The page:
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Last Night’s TV: Who do you think you are USA


WHO DO YOU THINK YOU ARE? -- "Rosie O'Donnell" Episode 203 -- Pictured: Rosie O'Donnell -- Photo by: Peter Morrison/NBC

WHO DO YOU THINK YOU ARE? -- "Rosie O'Donnell" Episode 203 -- Pictured: Rosie O'Donnell -- Photo by: Peter Morrison/NBC

Peter Morrison

WHO DO YOU THINK YOU ARE? -- "Rosie O'Donnell" Episode 203 -- Pictured: Rosie O'Donnell -- Photo by: Peter Morrison/NBC

Before turning on Who Do You Think You Are? USA last night, I watched a recording of The Kennedys, the excellent eight-part drama series on Irish-America’s most successful family which finished its run on RTE1 on Saturday night.

In the final scene, Jackie Kennedy visits JFK’s grave in Arlington Cemetery, Washington. Before she leaves, to return to the arms of her new husband, Aristotle Onassis, her eyes are drawn to the former president’s three names, carved into the simple headstone.

It’s the Fitzgerald name that stands out, as though the programme makers were making a deliberate point about Kennedy’s Irish roots, about how in the space of a few generations, an emigrant family with its roots in Wexford had achieved the highest political office in the world. The emigrant experience is an old story now, of course, but told well, and with passion and verve, it never loses its lustre.

Who Do You Think You Are (RTE1), in which Rosie O’Donnell, the US comedian and chat-show host, traced her family’s toots back to mid-19th century Ireland, also told that story and did so with just the right mixture of drama and sensitivity.

O’Donnell’s starting point was her mother, who died of cancer when Rosie was just 10. It was a “life-altering event”, she said, but one which by the end of her research was “no longer the focal point of my existence”. The long arc of her family’s journey, from famine-stricken Ireland to 21st century New Jersey, had given her perspective, allowing her to step back from her own pain and see that what she was feeling was just a small matter in the great scheme of things.

“Historically”, she said at one point, “Irish people are known for not sharing their feelings or emotions”. But by the end, with her Irishness in no doubt at all, her early reserve had disappeared. She shared.

Who Do You Think You Are? is a very effective ad for genealogy, and for the satisfaction, fun and sense of awe to be got tracing your family’s roots. But be warned, it looks like an expensive business when done properly.

O’Donnell’s journey of discovery, clearly aided by a team of researchers, took her from the east coast of the US, north to Canada, and then to Ireland, where she visited Dublin, Kildare, Wicklow and an old workhouse near Birr in Co Offaly. That kind of research clearly can’t be done without resources but if you have them, the level of detail that can be unearthed – from baptismal records, dusty old newspapers, local history books – is genuinely astonishing. It’s no wonder genealogy has been described as the world’s most popular hobby.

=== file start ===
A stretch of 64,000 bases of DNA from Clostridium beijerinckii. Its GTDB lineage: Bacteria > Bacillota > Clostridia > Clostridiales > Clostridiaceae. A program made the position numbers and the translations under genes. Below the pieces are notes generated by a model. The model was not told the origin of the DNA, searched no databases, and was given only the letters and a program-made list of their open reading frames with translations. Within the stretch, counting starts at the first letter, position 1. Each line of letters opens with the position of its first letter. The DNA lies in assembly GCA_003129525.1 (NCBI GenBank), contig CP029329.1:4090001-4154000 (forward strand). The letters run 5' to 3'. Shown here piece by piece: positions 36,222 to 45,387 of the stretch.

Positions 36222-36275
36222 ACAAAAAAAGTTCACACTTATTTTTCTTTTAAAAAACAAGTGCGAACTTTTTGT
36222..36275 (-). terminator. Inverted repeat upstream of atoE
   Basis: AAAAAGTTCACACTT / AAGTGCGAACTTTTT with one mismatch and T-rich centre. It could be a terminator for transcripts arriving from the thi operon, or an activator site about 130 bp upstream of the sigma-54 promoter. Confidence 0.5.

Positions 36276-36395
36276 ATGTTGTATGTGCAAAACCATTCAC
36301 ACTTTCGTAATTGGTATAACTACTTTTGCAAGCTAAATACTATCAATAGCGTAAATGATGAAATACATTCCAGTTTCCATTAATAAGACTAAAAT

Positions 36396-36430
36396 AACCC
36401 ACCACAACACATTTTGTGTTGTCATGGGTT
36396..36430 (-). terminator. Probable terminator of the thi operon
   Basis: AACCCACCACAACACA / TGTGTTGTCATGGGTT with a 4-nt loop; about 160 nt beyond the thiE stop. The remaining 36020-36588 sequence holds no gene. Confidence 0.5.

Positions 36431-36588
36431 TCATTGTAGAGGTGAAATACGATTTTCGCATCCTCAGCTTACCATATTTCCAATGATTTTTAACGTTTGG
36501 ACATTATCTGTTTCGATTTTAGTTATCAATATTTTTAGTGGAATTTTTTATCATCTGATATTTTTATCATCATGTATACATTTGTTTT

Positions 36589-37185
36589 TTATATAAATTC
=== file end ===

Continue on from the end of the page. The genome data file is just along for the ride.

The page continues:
In Canada, O’Donnell discovered that her great-great-grandparents, a Murtagh and a Doyle, had left Ireland with three children during the famine, and had three more in their new home. Determined to get to Ireland and to visit the roots she knew she had, she managed to find Ann Doyle’s obituary in a local Canadian newspaper. She was from Kildare.

In Ireland, with the help of genealogist Nicola Morris, she traced the Murtagh/Doyles to Blessington, on the Wicklow/Kildare border. There she discovered that they had lost one other child in the famine, had been living in a work house, probably for more than a year, and had effectively been assisted to emigrate to Canada.

O’Donnell found it all “really overwhelmng”. Had the family not ben sponsored to go to Canada, she observed, “I wouldn’t be here”.

And if the Fitzgeralds and the Kennedys hadn’t left Limerick and Wexford, we might still be waiting for an Irish-Catholic president of the US. One of the criticisms of genealogy is that it is a pointless pursuit, full of what-ifs and fevered speculation, which ultimately changes nothing. JFK was a US president; Rosie O’Donnell is a succesful tv personality. So what?

But, as O’Donnell proved, knowing where you come from, who came before you and where you fit in, can help you feel like a more solid, grounded individual particularly if, like her, you’ve been living with a sense that something is missing from your existence. She returned to the US a happier person.

This viewer, at least, had been privileged to share her journey.